Lately Rand Paul has been churning out almost as many bizarre scandals as our beloved Mayor Rob Ford. The only difference is that, while Rob Ford does stupid things, Rand Paul says stupid things. And these things are not only stupid, but in many instances dangerous and awful. In fact, it is truly worrying that any elected official should go around propagating such hateful crap.
Paul’s latest incident occurred yesterday when he was caught summarizing the plot of Gattaca in a speech using words taken pretty much ad verbatim from Wikipedia. And, honestly, even if I had stopped that sentence at “speech,” it still would have been weird! (He was trying to make the point that a future with legal abortion and scientific breakthroughs will lead to the widespread practice of eugenics. In case that wasn’t obvious.)
One of Paul’s pet projects is a holdover from his father, former Representative Ron Paul, which is catchily named “Audit the Fed.” Actually, Ron Paul also wants to reinstate the gold standard and stop the theft that is inflation, but junior is taking a more moderate position, which apparently entails refusing to vote in favour of Janet Yellen as Chair of the Fed unless Congress also votes on a bill that would provide more oversight of the Fed. That nasty, scheming Fed.
Actually, I will grant him that. It has always puzzled me that an unelected entity has so much power over something so important. Though this is separate from the issue of lack of oversight at the Fed, which I personally don’t think is a problem. But we half agree on something, so that’s kind of a thing. I also didn’t mind his filibuster against drone strikes on Americans on American soil. Ok, fair enough.
However, one of the things I cannot accept is his relentless fear-mongering about an impending WAR between Muslim and Christian countries. In a speech at the Value Voters summit, Paul used his time to warn Americans about the impending war on Christianity that will be perpetrated by Muslim extremists, the numbers of whom he estimates at around 100 million. Leaving aside the fact that he makes no mention of how he arrived at this number, where is the evidence of this Muslim conspiracy against Christianity?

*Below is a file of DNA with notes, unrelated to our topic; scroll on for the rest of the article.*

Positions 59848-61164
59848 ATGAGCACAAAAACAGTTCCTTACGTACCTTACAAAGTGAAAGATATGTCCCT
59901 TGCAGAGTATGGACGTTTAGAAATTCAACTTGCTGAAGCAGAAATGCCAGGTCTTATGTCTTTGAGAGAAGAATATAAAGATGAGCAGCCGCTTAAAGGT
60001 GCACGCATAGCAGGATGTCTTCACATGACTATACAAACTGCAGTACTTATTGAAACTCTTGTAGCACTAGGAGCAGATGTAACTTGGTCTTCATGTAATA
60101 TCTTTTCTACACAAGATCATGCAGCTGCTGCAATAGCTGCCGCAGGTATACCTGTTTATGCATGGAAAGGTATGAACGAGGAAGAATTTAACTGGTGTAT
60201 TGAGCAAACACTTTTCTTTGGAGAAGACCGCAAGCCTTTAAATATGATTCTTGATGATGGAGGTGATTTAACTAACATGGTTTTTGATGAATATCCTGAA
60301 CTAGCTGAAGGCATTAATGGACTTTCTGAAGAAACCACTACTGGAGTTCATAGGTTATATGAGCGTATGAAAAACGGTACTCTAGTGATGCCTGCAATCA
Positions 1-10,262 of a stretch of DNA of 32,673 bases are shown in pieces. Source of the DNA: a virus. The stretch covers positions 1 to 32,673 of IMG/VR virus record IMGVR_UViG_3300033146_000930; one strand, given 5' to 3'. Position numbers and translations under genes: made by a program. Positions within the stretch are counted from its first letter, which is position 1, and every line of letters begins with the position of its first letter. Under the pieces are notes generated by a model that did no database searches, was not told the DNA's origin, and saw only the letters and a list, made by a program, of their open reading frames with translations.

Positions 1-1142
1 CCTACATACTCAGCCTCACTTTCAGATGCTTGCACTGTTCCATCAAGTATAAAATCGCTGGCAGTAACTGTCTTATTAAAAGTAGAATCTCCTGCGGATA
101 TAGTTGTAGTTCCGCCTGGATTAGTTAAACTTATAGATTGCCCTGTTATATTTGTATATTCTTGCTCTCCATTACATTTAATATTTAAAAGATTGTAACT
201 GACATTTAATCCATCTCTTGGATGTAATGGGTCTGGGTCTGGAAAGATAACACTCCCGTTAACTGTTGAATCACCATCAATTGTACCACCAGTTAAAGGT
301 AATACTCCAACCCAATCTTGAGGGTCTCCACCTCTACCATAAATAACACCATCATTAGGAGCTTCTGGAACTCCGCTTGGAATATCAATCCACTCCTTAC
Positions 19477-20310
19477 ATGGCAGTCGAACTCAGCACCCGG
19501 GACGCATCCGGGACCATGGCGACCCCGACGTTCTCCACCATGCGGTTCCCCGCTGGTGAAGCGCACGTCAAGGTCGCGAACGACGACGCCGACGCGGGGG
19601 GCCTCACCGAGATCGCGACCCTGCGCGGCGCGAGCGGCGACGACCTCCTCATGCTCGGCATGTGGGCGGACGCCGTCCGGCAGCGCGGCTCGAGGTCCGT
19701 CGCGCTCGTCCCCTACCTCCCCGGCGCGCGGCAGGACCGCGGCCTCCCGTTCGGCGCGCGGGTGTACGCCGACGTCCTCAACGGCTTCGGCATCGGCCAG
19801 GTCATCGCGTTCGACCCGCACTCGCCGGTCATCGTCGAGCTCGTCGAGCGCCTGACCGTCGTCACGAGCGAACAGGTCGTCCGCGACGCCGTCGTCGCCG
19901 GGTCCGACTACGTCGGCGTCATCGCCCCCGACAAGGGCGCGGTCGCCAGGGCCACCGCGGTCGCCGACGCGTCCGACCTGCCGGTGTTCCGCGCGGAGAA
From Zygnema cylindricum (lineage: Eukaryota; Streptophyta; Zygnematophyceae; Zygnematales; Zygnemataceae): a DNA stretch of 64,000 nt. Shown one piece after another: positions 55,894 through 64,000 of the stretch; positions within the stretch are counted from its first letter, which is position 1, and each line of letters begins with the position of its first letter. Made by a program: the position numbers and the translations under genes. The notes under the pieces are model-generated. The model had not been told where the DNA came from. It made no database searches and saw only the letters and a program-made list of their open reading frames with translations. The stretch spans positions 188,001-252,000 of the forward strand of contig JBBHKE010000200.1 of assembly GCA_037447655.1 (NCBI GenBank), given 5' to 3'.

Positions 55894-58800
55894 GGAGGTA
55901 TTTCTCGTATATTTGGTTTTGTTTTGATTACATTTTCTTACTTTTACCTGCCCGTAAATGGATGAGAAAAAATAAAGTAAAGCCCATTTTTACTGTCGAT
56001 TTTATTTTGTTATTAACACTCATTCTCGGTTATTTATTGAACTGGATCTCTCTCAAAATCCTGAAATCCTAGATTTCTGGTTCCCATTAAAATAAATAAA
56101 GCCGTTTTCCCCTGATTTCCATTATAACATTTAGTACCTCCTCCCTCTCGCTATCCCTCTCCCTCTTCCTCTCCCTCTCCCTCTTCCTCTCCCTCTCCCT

Well, the Boston Marathon bombing, for starters. Duh. An attack by two Chechen Muslims on athletes from 90 countries is undeniable proof of a vast, looming Muslim invasion of America. It doesn’t matter that, as Dean Obeidallah rightly points out in his article in the Daily Beast, that if this had anything to do with Christianity, they would probably have struck one of Boston’s numerous churches. Also, why did they choose one of the more internationally flavoured events for their attack? Nope, replies Rand, a strike on American soil is a strike against America, and, therefore, against Christianity. Hm….so I am beginning to understand.
America = Christianity
100 million Muslims = extremist
1.6 billion Muslims in the world
6.25% of the world’s Muslims are raring to battle the Christian Empire of America. That’s more than one in 20. I’m pretty sure that one in 20 Muslims have more important things to worry about than destructing Christianity. But I could be wrong.
In any case I don’t understand what he’s so worried about–according to most sources, around 80% of the Americans identifiy as Christian, which adds up to around 246 million people. So for every one Muslim extremist, there are 2.5 righteous American Christians. Outnumbered! Phew.
But wait. What kind of stupid idiot would show up for Paul’s war against 100 million nonexistent jihadists? Surely not all the Christians in America are that dumb. And sure enough, according to a poll that I just made up in my head just now, a mere 8% of America’s Christians would show up for the fictitious war. Oh shit–now they are outnumbered. Good thing the 100 million extremists are imaginary.
Yes, jihadists exist. Hundreds of millions of them do not, and most Muslims are as worried about them as Rand Paul is. Warmongering is not a good way to deal with religious differences, as all of history forever and ever has taught us. In fact, it is exactly this exclusionary, us-against-them attitude that contributed to the alienation of the Boston bombers from American society. (Though what they did is obviously unjustifiable.) I would argue that the isolating effect of America’s gradual slide toward a less communal, more every-(wo)man-for-himself society played a way bigger role in this whole thing than religion. And if Mr Paul is the best America has to offer, then they’re going to have to treat their immigrants (and citizens) better–they’ll need them!
(NB: Sorry Americans. I know there are a lot of smart ones of you out there; I’m not talking about you.)